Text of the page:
Flour Power: Bagels Revisited

We had the first major snow-storm of the season this weekend (it snowed only on Saturday and Sunday, and today the snow is all but washed away in the rain), so there was much opportunity to be cooped up in the house and spending time in the kitchen.

It is rather easy to satisfy my stomach but extremely hard to please my palate, especially when it comes to my own cooking. In other words, I don’t criticize as long as it is somewhat edible, and sometimes things are “nice” because it was actually amusing to me that I can actually make food. But praise – praise is more difficult to come by. I’ll admit these bagels are not really much food porn (but then again, nothing I ever bake is that wonderful looking), but they tasted good and authentic. I am not the greatest fan of my own baking, being so much of a recipe-straying beginner, but I will definitely make these again. They don’t look as cute as the mini-bagels I made before, but I’m just going to say that this is the artisanal look. (Actually, the truth of the matter was that I was hungry and wanted to make these in time for lunch, so I didn’t have much patience to round the dough and shape them into perfectly round circles).

Whole Wheat Bagels

I tweaked various steps in the protocol of my last bagel experiment – tweaks that at least I thought would result in better bagels. I used different flour. Different yeast. I made more regular-sized (but not big) bagels. I added a bit more sugar. I boiled them for a much shorter time, and in my Le Crueset dutch oven. (That last one should make no difference but I would call it scientific-superstition.) And was there ever a big difference. I attribute it most to the flour and the boiling time. I had come across this “Organic Whole Wheat Hi-Rise Flour” at Choices so I thought I would give it a try. It’s more fine than typical whole wheat flour; I’m guessing it’s probably just whole wheat bread flour:


I also used instant yeast this time instead of active dry. In fact, I changed my brand of yeast. I have used Bakipan’s Active Dry Yeast before, now I am using Fleischmann’s yeast. (It is interesting to note that the size of the Bakipan’s Active Dry yeast is somewhere between Fleischmann’s Active Dry and Instant yeast.) But even with the “Hi-Rise” flour and the instant yeast, I didn’t get a faster rising time or any higher a rise at the same ambient temperature, so I don’t know what’s going on. The flour didn’t seem to rise any different than regular whole wheat, though it tasted a bit less ‘wheaty’ to me.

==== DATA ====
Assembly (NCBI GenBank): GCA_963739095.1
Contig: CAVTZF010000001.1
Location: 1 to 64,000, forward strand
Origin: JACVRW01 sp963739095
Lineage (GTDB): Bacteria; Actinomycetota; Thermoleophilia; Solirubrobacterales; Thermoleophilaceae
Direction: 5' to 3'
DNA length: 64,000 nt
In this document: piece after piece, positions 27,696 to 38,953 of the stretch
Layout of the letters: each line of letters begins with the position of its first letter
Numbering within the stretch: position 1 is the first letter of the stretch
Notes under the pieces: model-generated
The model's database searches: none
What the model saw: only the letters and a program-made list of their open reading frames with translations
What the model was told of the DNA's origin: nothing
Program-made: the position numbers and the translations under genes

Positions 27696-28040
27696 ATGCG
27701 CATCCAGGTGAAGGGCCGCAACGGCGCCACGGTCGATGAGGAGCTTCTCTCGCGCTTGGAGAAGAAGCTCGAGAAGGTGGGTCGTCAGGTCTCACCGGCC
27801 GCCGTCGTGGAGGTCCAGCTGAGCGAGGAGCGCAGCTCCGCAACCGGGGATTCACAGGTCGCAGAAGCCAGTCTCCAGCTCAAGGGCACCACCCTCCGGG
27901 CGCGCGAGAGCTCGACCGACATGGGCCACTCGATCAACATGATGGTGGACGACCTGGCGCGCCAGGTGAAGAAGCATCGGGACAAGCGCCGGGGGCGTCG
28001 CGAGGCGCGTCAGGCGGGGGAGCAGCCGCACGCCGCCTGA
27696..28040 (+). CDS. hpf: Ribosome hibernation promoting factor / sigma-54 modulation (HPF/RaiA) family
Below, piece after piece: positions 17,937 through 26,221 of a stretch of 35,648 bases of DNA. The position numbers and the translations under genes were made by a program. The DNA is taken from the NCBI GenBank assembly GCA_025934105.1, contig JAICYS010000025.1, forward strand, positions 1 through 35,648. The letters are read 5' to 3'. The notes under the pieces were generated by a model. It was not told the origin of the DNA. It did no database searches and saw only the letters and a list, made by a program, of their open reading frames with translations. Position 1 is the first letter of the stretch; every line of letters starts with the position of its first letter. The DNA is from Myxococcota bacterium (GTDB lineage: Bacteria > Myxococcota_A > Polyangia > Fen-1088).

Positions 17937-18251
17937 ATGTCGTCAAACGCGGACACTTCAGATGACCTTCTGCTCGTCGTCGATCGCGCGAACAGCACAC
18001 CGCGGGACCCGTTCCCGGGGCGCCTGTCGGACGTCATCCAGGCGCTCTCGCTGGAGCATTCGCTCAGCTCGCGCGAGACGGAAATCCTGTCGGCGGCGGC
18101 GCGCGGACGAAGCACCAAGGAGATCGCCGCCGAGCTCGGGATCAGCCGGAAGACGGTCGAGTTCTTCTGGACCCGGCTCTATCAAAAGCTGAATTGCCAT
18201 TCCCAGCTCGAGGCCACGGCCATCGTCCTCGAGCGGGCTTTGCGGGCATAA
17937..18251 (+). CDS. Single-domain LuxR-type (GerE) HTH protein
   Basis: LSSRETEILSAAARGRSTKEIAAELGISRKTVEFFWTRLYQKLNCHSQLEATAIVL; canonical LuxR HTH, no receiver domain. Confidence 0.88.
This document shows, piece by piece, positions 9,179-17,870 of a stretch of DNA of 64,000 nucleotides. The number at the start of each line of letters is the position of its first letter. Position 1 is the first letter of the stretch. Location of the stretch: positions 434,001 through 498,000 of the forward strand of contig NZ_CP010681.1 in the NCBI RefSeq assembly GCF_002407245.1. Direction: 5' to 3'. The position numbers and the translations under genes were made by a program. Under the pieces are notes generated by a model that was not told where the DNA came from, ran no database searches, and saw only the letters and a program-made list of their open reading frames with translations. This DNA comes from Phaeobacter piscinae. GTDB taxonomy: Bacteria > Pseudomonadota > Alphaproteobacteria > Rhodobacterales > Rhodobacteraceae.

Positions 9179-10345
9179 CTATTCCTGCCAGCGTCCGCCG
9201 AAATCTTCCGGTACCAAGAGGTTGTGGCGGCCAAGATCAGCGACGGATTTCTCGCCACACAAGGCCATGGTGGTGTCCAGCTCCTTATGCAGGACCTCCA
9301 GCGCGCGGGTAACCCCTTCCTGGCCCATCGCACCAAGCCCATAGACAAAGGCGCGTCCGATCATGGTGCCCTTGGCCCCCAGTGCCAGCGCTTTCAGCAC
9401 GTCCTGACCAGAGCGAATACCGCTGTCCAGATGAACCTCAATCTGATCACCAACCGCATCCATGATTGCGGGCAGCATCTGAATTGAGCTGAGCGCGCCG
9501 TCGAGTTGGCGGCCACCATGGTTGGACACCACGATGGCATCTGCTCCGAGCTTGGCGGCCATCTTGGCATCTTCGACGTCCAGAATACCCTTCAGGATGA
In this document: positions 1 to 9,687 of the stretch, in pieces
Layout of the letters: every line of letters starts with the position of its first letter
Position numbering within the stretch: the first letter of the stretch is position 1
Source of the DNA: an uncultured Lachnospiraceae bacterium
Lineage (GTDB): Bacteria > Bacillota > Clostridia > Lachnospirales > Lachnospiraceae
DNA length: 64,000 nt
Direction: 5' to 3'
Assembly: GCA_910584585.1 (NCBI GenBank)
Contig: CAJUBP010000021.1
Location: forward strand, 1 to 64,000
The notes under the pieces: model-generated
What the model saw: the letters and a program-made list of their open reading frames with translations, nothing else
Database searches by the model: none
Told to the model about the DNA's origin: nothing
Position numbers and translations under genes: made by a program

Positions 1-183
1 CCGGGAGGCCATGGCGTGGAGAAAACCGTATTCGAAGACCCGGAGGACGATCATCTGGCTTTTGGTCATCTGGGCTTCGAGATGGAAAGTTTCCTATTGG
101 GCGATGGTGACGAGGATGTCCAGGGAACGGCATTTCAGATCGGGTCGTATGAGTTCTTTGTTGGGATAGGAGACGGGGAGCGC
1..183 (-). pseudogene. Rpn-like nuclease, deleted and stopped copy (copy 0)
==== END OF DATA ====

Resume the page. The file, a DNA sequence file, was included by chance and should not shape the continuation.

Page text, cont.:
The boiling time was shortened from 5 minutes total to about 2 minutes, about 1 minute per side. The result was a chewy crust that was not too thick, and a dense interior crumb that still retained a bit of softness. The consistency was just good. There was just a hint of sweetness to these, the right amount for me in a plain bagel. (I thought they tasted even better than the plain bagels from GC Bakery but that is probably just personal opinion! :-D)  The only thing I wasn’t super pleased with is the look. The color I can’t really change, but I should have made them more round and poofier looking.

Bagel Crumb

Whole Wheat Bagels
(makes 6-8 bagels)

360g whole wheat bread flour (see notes above)
<1c warm water
1T Instant/ rapid rise yeast
1t salt
4t sugar
1 egg white, lightly beaten with a pinch of salt (optional)

1. Combine and mix all dry ingredients. Add in warm water gradually until a stiff dough is formed. Knead 6-8min.
2. Cover and let dough rise 1hr (my dough didn’t quite double at this point.)
3. Divide dough into 6-8 equal portions, and shape into balls. Punch a hole through the middle of each ball with a floured thumb, and rotate the dough around in your hand to shape it. Cover and let rise 30 minutes.
4. During the last 10 minutes or so, bring water to a boil w 1t salt in a large dutch oven. Lower the heat so water is gently simmering.
5. Preheat oven to 375F.
6. Slide 3-4 bagels into the simmering water (or whatever fits into your pot as long as it doesn’t get crowded). Boil about 1.5 minutes on 1 side, gently flip over and boil the other side for 1 more minute. Remove from water and dry on a towel.
7. Brush with egg wash (can also add toppings like sesame seeds at this point), and bake for 25 minutes or until the tops have turned golden.
8. Remove from heat and cool on a wire rack for about 20 minutes before eating.


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